Mar 13, 2011, 1:36 PM EDT
ESPN analyst and former big leaguer Eduardo Perez passes along the sad news of Mitchell Page’s sudden passing.
Born Mitchell Otis Page, he played eight years in the majors — seven for the A’s and one for the Pirates, serving mostly as a designated hitter and outfielder. He retired after the 1984 season with a .266/.346/.429 career batting line, 560 career hits and 72 career home runs in 2,104 total at-bats.
Page served as a hitting coach for the Cardinals from 2002-2004 under manager Tony La Russa and had been operating as a roving minor league hitting instructor for the Nationals.
He went to the World Series with St. Louis in 2004 and played a small part in the development of modern baseball’s best hitter: Albert Pujols.
Doctors say Page died in his sleep Saturday night. He was 59 years old.
- Mike Minor loses his no-hit bid with two outs in the eighth 4
- Manny Machado to undergo season-ending knee surgery 25
- The Cubs grounds crew was short staffed because the Cubs were trying to avoid Obamacare 219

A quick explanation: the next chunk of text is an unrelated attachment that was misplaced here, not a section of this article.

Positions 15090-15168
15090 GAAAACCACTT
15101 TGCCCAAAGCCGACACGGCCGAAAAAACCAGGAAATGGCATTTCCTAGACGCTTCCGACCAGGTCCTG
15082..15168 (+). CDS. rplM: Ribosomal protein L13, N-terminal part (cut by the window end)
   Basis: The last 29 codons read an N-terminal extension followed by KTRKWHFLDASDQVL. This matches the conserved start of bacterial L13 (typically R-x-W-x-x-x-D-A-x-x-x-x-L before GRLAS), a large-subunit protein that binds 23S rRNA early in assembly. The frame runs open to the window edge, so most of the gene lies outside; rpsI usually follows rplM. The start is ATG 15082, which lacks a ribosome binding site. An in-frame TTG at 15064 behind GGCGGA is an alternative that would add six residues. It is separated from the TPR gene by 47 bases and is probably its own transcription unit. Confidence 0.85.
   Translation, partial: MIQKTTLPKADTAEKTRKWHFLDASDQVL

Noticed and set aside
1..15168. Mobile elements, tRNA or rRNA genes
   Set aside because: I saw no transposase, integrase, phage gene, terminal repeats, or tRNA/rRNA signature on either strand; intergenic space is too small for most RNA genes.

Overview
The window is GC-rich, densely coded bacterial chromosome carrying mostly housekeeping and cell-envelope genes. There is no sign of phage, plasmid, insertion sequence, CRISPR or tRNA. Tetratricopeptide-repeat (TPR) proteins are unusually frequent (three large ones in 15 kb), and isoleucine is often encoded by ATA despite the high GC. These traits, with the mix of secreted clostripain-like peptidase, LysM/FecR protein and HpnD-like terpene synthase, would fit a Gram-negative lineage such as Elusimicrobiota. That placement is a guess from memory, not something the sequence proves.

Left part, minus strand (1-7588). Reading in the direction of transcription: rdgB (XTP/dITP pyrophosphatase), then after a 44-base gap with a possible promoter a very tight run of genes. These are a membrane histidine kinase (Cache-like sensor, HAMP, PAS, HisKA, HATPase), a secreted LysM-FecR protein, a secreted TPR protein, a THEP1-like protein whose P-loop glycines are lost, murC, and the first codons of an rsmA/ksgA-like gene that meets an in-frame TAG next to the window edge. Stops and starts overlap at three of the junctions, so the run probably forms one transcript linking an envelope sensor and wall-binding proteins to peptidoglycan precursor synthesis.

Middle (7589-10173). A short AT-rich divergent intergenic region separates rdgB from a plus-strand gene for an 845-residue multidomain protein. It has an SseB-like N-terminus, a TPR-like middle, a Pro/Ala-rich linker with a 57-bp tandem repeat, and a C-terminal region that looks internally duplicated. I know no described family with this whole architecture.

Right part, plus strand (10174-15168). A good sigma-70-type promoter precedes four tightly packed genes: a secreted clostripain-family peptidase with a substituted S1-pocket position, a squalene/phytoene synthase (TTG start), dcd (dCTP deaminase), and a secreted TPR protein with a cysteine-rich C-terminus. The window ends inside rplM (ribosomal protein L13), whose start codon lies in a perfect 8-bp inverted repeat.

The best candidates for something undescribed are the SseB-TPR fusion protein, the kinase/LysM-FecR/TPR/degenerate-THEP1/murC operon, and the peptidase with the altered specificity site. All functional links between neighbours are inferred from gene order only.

- Cuban outfielder Rusney Castillo to sign with the Red Sox for $72 million 95
- And That Happened: Thursday’s scores and highlights 31
- The Nationals extend their winning streak to 10 games with another walk-off victory 12
- Garrett Richards out 6-9 months with torn patellar tendon 14
- A pitch clock in Major League Baseball? No thanks. 92
- The Cubs grounds crew was short staffed because the Cubs were trying to avoid Obamacare (233)
- Mike Matheny addresses turmoil in Ferguson: “It’s a sad situation. It’s a tough situation for our city” (127)
- Cuban outfielder Rusney Castillo to sign with the Red Sox for $72 million (95)
- A pitch clock in Major League Baseball? No thanks. (92)
- Even if he’s reinstated, does Pete Rose make the Hall of Fame? (85)